Heavy Hands
"Smoke Signals"

(Language of Stone 2008)Heavy Hands - Smoke Signals

Following in the footsteps of bands like Wolfmother that completely recreate an old sound, Heavy Hands gives psychedelic stoner rock a shave and a bath, but not much else. The band is "heavy" by 1978 standards, and vocals are mixed low to reflect the sheer power and intensity that the music suggests as it rolls and romps through a hearty nine tracks of head-banging, beard-wearing, dope-smoking fun.

Some tracks echo the raw exploratory blues jamming of Cream, while others offer a tighter, more focused feel of a Blue Öyster Cult/Neil Young collaboration. Near the end of the record are the true gems - the hypnotic, rambling beasts that almost scream for you to grab the nearest illegal substance and abuse it to no end. The album is called "Smoke Signals," after all. The vocals are at times wispy and far-off sounding, and a bit hard to connect with, except when they wander towards Jim Morrison-like baritone yowls. The rhythm section holds the songs together with aggressive, visceral playing and a sonic palette straight out of '74. The music stays tight and interesting throughout, never falling into that lumbering boredom that typifies so much stoner rock. It's always exciting to listen to a drummer who consistently uses his whole kit (think Moon or Bonham). Pair that with smart, energetic bass-playing and you've got a stand-out rhythm section.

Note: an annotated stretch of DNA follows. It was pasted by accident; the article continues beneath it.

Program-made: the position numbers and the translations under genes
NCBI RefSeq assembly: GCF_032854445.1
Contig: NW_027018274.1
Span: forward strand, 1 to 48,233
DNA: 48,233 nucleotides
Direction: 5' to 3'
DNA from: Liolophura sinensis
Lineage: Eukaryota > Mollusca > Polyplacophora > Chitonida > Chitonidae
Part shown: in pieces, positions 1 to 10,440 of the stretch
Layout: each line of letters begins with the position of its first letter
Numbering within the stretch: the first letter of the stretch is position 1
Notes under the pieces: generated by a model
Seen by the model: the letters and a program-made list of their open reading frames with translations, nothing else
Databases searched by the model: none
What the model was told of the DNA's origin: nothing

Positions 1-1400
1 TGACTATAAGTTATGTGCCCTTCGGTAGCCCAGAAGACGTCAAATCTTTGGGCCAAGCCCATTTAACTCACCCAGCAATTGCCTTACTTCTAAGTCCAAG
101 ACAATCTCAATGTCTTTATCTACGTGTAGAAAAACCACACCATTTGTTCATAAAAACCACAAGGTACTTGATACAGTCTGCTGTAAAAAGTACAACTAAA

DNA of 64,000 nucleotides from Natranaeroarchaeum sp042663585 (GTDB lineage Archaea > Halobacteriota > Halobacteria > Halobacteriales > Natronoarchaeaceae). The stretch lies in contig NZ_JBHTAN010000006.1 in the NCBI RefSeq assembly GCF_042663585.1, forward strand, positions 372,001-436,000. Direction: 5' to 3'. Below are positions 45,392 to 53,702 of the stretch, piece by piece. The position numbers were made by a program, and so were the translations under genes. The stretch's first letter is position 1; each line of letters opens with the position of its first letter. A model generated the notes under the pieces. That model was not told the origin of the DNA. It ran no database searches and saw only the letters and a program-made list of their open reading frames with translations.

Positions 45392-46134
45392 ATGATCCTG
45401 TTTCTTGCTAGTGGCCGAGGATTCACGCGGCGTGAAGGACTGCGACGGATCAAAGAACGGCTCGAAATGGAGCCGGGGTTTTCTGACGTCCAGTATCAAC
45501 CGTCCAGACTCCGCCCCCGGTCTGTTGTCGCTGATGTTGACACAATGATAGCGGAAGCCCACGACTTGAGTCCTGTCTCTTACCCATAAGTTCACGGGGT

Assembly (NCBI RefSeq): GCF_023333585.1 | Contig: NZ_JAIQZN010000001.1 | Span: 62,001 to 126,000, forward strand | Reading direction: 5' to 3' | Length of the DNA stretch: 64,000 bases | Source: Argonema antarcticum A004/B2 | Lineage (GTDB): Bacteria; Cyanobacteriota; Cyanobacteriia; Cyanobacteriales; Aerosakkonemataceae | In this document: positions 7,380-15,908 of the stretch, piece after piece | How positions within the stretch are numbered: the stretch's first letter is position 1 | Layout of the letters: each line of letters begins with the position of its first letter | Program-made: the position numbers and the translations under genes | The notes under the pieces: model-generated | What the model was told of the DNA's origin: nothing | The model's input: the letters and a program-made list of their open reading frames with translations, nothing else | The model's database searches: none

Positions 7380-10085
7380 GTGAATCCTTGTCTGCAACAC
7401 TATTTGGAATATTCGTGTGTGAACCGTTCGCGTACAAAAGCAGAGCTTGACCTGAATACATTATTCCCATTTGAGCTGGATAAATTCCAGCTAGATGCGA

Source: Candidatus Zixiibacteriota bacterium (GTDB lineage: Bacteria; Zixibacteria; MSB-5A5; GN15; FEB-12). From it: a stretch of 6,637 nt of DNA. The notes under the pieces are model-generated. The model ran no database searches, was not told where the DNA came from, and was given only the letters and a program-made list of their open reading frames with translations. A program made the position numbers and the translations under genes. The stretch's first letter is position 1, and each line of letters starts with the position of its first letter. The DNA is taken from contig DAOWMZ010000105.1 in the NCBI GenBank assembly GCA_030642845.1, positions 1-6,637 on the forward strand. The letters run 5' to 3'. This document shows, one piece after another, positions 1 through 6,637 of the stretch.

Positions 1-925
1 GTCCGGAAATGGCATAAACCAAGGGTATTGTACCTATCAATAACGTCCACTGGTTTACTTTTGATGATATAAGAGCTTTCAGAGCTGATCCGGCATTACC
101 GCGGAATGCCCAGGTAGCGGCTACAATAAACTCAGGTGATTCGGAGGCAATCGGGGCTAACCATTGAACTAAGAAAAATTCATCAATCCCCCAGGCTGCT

While Heavy Hands are good at what they do, the singing is not soulful enough to make them a a great band. They need a Robert Plant or a Jim Morrison to take them to the next level. Their sound is iconic, but they need a compelling icon to complete the picture. Only then would I let them get away with completely ripping their sound off of their favorite classic rock bands.

B

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